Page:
'I'm dying': Harrowing screams of a mother, 33, filmed by her family after doctors missed cancer THIRTY TIMES
Jeannine Harvey was told the agonising pain she suffered for four months was due to 'nerve pain and anxiety'Family begged doctors to admit her to hospital but were 'ignored'
Only diagnosed with advanced cervical cancer three months before she diedRelatives filmed her a month before death to prove just how ill she'd been – and have now released the footage
Family suing Sandwell & West Birmingham Hospitals NHS Trust for negligence
10:07 GMT, 10 October 2012
00:47 GMT, 11 October 2012
Jeannine Harvey had more than 30 medical consultations, but doctors repeatedly told her she was suffering with 'anxiety' from a suspected torn ligament
A mother of four died after doctors missed 30 chances to diagnose her cervical cancer – at one point claiming her agony was caused by anxiety.
Jeannine Harvey, 33, was left so ravaged by pain that she was unable to get out of bed without help.
But despite consultations with her GP and doctors at three hospitals, her cervical cancer was repeatedly misdiagnosed as a potential torn ligament, protruding discs, sarcoma and ‘nerve pain’.
At one point, Miss Harvey’s sister became so desperate for her sibling to be treated, she got down on her knees to beg doctors to admit her.
By the time medics realised the accountancy student – whose youngest child is only two – was suffering from advanced uterine cancer of the cervix, it was too late.
She died at a hospice in July – eight months after a blood test first raised concerns.
Marie Donovan, 34, from West Heath, Birmingham, said her sister’s treatment was ‘like something out of the Dark Ages’.
‘My beautiful sister was in agony, she was crippled with pain, but no one listened to her,’ she added.
Miss Harvey’s children – Paul, 16, Jack, 12, Frankie, five, and Ella, two – are being cared for by the father of the youngest two children, who was separated from their mother.
Miss Harvey, from Rowley Regis, West Midlands, first complained of pain in her left leg and abdomen in December 2011. An ultrasound scan – conducted after the blood test for ovarian cancer came back ‘elevated’ – revealed a mass 4cm wide in her pelvic area.
Scroll down for video. WARNING: Contains distressing scenes (Although harrowing, Jeannine Harvey's family wanted these images published)
Ms Harvey only began the correct course of treatment a month before she died. Her family say the delay led the tumour to becoming infected, causing her pelvis to shatter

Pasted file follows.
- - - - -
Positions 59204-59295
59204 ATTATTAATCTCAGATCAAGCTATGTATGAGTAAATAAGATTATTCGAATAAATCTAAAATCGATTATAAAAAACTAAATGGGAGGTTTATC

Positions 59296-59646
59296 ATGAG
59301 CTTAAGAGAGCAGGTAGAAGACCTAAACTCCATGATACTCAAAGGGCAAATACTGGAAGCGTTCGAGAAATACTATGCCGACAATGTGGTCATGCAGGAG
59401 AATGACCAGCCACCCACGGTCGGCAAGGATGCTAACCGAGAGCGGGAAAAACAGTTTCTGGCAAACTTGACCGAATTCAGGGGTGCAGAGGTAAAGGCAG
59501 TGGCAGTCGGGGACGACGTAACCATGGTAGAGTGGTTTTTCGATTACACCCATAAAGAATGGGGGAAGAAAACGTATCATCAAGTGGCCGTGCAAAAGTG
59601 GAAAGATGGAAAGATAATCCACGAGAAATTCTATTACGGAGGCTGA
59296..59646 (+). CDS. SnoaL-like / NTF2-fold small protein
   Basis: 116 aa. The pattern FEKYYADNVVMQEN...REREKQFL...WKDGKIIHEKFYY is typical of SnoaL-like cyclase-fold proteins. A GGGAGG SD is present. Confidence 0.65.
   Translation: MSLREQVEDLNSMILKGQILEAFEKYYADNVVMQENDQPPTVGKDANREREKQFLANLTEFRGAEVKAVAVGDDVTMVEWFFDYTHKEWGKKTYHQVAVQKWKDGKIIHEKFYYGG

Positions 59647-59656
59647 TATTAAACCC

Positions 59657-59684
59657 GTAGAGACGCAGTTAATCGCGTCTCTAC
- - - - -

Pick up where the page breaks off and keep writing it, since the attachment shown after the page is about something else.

To prove the agony Ms Harvey was in, her family secretly filmed her in hospital crying out in pain 'I'm dying'
But a laparoscopy six weeks later at
City Hospital, Birmingham, appeared to show the mass had vanished, and
she was sent back to her GP for physiotherapy.
Days later and still in pain, she was taken to A&E at Sandwell Hospital where doctors diagnosed a possible torn ligament.
An MRI scan in March led to a new diagnosis of protruding discs, with doctors claiming anxiety was the main source of her pain.
Ms Harvey's family are taking legal action against Sandwell and West Birmingham Hospitals NHS Trust. Her sisters Eleanor Sherrington (left) and Marie Donovan (right) claim her death may have been prevented with an earlier diagnosis
Mrs Donovan claims that when her
sister was finally admitted to the Medical Assessment Unit at City
Hospital on April 18 she was in such a poor state that a nurse assumed
she was a cancer patient.
Days later, Miss Harvey was
misdiagnosed again, this time with sarcoma – a type of cancer that
develops in connective tissues. A routine biopsy at Birmingham’s Queen
Elizabeth Hospital prior to starting chemotherapy found squamous cell
tissue, which could only have originated in the cervix.
Ms Harvey, pictured here with five-year-old son Frankie and pregnant with daughter Ella, now two, also had two older sons, Paul, 16, Jack, 12
By the time her treatment began, the
tumour – now 8cm – had become infected and shattered her pelvic bone.
She was admitted to a hospice on July 13 and died ten days later.
Mrs Donovan said: ‘I want to find out
why they missed so many opportunities to diagnose my sister, whose
tortuous death was entirely preventable.’
A spokesman for Sandwell and West
Birmingham Hospital NHS Trust said that it has carried out an
investigation. A date for the inquest is yet to be set.
Family release video of Jannine in pain. WARNING: Distressing scenes